Loyola University Maryland

Counseling Center

Mindfulness Meditation

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Mindfulness Meditation

"You are traveling a path that has led to clarity, peace, and deep realization for many people over thousands of years.  May their awakening support and inspire you.  And may the sincerity of  your practice heal and free your spirit." - Tara Brach

Anderson Cooper reports on what it's like to try to achieve "mindfulness," a self-awareness scientists say is very healthy, but rarely achieved in today's world of digital distractions.

What is the Difference Between Meditation and Guided Imagery?

Meditation is sitting quietly in the present moment. Meditation takes practice; retraining your mind to let go does not happen immediately, but if you take the time to practice once a day or a few times a week, it becomes increasingly easier to access a meditative state. Making meditation a part of your life can lead to lower levels of stress and anxiety and a greater level of personal connectedness.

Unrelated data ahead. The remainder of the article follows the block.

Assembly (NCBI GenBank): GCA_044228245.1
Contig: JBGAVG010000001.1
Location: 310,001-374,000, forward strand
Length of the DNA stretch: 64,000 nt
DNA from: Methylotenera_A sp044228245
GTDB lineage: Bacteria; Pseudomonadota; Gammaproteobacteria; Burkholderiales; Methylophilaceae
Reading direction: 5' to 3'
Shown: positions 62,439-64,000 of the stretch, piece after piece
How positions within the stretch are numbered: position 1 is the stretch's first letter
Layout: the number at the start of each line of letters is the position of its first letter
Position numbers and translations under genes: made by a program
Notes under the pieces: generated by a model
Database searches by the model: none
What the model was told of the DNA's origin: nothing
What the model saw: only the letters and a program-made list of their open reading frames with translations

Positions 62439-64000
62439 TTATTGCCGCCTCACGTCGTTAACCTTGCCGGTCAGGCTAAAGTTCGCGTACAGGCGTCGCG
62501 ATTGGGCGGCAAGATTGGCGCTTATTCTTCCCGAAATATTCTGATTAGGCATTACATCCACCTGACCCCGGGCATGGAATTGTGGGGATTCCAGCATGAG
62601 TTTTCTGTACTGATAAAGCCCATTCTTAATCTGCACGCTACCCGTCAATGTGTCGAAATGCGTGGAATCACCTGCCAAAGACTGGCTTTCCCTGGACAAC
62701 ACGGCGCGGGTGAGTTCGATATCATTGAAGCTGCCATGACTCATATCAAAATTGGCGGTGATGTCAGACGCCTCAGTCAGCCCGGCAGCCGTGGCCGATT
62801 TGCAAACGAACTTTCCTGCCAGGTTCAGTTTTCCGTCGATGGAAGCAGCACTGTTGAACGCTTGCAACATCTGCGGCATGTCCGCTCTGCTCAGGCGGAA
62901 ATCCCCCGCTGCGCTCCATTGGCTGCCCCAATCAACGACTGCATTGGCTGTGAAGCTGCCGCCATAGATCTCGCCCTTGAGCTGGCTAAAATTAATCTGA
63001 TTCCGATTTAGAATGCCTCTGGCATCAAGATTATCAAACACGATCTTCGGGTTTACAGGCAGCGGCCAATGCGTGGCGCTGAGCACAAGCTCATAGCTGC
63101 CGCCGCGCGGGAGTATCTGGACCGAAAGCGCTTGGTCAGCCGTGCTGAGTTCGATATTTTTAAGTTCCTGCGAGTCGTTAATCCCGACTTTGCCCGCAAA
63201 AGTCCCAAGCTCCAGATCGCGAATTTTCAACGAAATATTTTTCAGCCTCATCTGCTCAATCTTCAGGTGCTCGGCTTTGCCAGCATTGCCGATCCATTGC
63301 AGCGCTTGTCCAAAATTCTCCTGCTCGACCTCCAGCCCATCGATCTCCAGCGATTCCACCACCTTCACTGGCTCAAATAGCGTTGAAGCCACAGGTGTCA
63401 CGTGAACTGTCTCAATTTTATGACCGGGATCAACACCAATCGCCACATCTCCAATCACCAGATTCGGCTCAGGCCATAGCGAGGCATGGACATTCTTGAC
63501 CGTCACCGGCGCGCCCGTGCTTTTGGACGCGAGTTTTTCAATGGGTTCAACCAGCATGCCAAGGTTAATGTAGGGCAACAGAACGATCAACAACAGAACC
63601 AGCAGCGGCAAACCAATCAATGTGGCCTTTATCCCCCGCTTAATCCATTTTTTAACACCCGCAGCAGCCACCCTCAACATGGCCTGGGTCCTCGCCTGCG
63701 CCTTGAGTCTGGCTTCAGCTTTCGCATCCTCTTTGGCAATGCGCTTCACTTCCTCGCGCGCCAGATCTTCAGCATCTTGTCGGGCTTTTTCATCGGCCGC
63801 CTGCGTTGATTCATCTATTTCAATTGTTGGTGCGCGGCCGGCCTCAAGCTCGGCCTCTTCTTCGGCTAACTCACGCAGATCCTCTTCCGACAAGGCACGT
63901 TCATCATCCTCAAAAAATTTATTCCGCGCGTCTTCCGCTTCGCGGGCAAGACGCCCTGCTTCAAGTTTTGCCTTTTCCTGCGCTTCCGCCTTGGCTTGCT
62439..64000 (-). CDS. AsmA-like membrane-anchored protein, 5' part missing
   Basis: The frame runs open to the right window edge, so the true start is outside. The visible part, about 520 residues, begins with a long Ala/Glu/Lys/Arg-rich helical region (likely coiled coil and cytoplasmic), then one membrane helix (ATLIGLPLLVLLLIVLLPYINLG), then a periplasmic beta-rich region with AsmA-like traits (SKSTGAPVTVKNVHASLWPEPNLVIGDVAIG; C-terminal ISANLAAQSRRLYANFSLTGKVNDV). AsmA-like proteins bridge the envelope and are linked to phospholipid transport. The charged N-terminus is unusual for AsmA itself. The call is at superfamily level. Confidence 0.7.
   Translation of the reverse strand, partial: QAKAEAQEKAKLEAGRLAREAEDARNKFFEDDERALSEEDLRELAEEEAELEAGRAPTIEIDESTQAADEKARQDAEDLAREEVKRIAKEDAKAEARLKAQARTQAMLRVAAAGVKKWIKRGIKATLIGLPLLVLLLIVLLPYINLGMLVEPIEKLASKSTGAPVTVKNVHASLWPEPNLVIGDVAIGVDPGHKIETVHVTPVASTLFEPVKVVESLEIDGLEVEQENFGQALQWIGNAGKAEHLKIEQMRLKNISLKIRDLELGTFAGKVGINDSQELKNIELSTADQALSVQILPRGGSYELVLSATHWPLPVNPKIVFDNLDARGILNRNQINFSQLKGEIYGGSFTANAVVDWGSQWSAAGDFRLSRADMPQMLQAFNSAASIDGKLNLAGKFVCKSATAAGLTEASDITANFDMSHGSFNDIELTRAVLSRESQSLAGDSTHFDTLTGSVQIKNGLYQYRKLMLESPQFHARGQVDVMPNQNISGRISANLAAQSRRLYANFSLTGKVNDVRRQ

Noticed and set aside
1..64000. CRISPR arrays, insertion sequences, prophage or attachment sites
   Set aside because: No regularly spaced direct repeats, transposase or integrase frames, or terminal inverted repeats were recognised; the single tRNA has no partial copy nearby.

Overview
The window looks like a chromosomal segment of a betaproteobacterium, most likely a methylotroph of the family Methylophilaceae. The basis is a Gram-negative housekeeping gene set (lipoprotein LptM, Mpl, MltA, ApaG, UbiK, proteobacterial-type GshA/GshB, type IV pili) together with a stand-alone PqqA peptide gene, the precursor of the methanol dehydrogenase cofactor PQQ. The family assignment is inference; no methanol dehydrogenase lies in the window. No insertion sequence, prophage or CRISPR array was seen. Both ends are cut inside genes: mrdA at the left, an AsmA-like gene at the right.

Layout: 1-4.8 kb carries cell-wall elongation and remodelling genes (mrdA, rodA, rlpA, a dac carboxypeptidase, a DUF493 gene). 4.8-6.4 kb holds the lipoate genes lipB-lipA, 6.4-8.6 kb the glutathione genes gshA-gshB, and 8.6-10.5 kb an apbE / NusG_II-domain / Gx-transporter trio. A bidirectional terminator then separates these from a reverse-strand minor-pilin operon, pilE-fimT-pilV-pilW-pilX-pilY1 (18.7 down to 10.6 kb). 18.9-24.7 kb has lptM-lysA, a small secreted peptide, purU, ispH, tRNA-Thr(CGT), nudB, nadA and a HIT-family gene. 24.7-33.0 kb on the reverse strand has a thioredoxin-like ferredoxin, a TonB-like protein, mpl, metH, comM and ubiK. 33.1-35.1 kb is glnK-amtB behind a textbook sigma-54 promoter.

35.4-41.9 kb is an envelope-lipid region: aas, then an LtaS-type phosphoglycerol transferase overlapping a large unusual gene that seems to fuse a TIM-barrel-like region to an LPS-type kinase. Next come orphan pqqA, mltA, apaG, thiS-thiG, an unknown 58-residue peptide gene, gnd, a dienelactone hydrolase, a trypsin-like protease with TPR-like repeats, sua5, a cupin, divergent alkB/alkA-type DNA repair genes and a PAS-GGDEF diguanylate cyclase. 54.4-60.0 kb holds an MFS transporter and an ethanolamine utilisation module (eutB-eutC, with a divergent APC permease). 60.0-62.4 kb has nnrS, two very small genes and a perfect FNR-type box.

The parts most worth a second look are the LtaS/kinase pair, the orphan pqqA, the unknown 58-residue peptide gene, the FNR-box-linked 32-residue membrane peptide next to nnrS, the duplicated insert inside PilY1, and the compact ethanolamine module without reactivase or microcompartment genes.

Guided imagery is another excellent tool for stress reduction. The process relies on visualization and mental imagery. A trained facilitator talks you through a mental journey. Some focus on helping you to imagine yourself without stress or worry, while others seek to take your mind to a quiet and positive place, such as a lake or a beach. See our Relaxation page for examples of some wonderful guided imagery exercises.

Check out Loyola's Zen Meditation Group

Learn more about Loyola's meditation group which is led by Dr. Bret Davis.

*Some material from this webpage is gratefully borrowed from information provided by Tara Brach on her website as well as the Meditation Oasis website.